More Weather

Onto more reports with everyone talking weather:

Don’t miss Grant Rawlinson’s pictures of Chinese Base Camp on the north. He posted some great shots.

Dave Hahn on his way to Camp 2, phoned in a report on the wind and lack of snow up high:

The climbing route is ok but kind of spooky.  We walked thru some very large debris fields from avalanches that have come down in the last couple of days from both the West Shoulder of Mt. Everest and from Nuptse.  Both mountains have thrown down debris that is across the climbing route.  We didn’t have a bad day, we were pretty lucky with our conditions. It was kind of a breezy day and they say the jet stream is right over Mt. Everest right now. The weather we are experiencing certainly seems to bear that out.  It was sunny, cold and gusty and windy most of the day but that saved us from being too hot coming up into camp, this big reflector oven of the Western Cwm.  Thing are really dry up here.

Likewise, Kurt Wedberg comments on life at EBC along with a few excellent quality pictures:

Weather has been pretty typical for April in the Himalayas.  Night time temperatures dip into the teens or low 20s.  During the daytime the mornings are clear, sunny, and usually very pleasant with little to no wind.  Most afternoons see the skies turn partly cloudy.  Occasionally it will cloud over enough for light snow to fall.  The ridge lines above 7000m or 24,000?  have been getting hit by strong winds of 60+ mph, which is typical for this time of year.  Recently at Base Camp we have seen the first signs of the coming spring.  Temperatures are starting to gradually warm up and the sun is peaking over the ridge tops a little earlier each morning.

Ian Ridley comments on life at EBC calling it luxurious. Interesting how perspectives change after spending time at Camp2 ! He also notes how well he feels as measured by observing trekkers. he is not being mean, it is a fact that by now the climbers feel like world class athletes when they are back at base camp:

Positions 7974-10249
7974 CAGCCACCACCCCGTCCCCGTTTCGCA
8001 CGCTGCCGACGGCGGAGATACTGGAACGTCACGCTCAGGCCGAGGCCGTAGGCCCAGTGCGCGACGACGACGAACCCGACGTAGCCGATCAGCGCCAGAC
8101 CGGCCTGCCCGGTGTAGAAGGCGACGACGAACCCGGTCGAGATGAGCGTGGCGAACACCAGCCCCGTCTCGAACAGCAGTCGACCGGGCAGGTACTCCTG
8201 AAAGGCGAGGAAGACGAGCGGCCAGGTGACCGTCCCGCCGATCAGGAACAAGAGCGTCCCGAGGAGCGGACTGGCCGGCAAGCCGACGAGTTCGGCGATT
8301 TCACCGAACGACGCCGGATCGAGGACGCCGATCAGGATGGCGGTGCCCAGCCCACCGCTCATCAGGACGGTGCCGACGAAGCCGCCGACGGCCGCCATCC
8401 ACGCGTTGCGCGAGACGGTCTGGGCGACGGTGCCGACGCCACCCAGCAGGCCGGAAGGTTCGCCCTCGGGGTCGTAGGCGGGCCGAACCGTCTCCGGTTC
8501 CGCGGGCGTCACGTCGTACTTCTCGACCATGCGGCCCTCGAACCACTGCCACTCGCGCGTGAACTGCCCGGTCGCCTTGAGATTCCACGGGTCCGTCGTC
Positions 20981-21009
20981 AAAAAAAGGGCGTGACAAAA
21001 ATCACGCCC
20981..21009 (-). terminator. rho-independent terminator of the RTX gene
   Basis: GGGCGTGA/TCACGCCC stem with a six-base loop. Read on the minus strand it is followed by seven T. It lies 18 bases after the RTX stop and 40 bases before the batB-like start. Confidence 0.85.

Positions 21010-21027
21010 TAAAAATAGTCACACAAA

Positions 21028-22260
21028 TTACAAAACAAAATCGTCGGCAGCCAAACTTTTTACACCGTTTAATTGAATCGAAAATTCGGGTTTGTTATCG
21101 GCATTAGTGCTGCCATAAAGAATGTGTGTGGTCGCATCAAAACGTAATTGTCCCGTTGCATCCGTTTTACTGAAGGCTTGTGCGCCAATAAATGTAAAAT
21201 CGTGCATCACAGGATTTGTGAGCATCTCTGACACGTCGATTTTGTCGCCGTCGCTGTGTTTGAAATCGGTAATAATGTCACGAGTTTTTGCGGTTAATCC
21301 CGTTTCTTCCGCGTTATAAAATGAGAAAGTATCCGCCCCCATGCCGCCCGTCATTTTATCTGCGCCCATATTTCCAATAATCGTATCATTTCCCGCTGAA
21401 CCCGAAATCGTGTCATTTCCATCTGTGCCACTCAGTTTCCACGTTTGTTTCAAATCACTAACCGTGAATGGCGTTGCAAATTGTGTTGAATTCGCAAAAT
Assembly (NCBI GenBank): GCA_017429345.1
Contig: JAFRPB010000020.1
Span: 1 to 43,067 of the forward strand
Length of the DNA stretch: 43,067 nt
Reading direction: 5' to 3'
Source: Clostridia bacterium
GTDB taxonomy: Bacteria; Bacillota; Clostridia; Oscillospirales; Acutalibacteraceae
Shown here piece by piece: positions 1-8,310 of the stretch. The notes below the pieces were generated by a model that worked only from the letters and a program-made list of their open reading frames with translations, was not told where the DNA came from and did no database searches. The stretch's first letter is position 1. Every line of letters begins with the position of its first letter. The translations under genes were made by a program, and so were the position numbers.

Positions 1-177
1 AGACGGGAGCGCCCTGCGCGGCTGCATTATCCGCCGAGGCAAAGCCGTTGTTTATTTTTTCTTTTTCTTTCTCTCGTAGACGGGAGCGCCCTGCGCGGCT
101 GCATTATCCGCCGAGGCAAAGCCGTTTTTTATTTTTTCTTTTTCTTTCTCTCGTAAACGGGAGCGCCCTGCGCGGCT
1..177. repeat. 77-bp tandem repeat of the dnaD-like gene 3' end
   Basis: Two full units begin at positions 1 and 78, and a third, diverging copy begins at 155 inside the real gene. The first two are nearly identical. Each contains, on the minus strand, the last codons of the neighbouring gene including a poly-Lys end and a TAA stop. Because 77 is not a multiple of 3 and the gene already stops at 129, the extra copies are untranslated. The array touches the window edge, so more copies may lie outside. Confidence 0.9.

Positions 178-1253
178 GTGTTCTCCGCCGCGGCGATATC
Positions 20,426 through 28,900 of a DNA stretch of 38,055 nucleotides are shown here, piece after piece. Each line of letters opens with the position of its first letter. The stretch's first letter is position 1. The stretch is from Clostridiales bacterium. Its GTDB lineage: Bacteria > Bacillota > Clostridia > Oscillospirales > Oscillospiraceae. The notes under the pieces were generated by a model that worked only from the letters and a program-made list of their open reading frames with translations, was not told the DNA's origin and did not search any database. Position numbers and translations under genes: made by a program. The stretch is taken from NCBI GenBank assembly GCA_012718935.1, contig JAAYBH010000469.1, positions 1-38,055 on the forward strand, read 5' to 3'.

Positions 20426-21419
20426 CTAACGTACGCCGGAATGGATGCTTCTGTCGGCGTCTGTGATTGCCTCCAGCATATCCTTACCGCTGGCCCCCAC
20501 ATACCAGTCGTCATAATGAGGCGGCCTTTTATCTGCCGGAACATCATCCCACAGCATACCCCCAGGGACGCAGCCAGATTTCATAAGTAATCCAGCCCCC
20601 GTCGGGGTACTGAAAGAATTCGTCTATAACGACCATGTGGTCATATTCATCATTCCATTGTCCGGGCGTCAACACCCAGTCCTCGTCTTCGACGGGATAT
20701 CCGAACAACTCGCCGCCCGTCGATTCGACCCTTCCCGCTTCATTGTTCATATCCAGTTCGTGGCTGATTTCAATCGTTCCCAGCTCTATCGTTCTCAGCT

Now this is going to sound awful but it was quite entertaining to see trekkers struggling up the trail hunched over their walking poles and not having the energy to say hello or to even raise a smile! Mind you I’m sure that’s what we looked like three weeks ago and no doubt will look like on our way up to camp three. Time wise up and down was an hour and a quarter, virtually the same as last time, but it felt easier so hopefully there are a few more red blood cells inside me now.

Ian updated this morning that they delayed their climb to Camp 3:

That’s now been delayed by a day due to high winds higher up on the mountain. Our Sherpas have been unable to cut the ledges for our tents at Camp Three whilst other Sherpas from a combination of teams set off this morning to continue fixing the lines up to the South Col but were beaten back by the strong winds.

Everest is about patience …

Climb On!
Memories are Everything

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2 thoughts on “Everest 2012: Helicopters and Wind Delays

  1. There may be a lot of inactivity owing to the strong winds but your colourful blog has left us with so many avenues to explore and lots of food for thought. It must be hard having patience when you see what’s in front of you every day. Has it ever occurred that a season came and went without anyone who had prepared for a summit climb were unable to go for it because of the weather conditions? Cheers Kate (N Yorks )

    1. Thanks as always Kate. A total shutout is rare on Everest but in 2005, it had people wondering when the jetstream sat on the summit throughout early May forcing the latest first summit day in 45 years of climbing Mt. Everest, May 21st. Norgay and Hillary did it on May 29, the earliest was April 4 in 1984. One reason some people prefer the north is the Icefall Doctors stop maintaining the route on May 31 due to melting issues thus creating a hard stop. There is no such deadline on the north allowing climbs until the monsoon moves in shutting things down which can be mid June.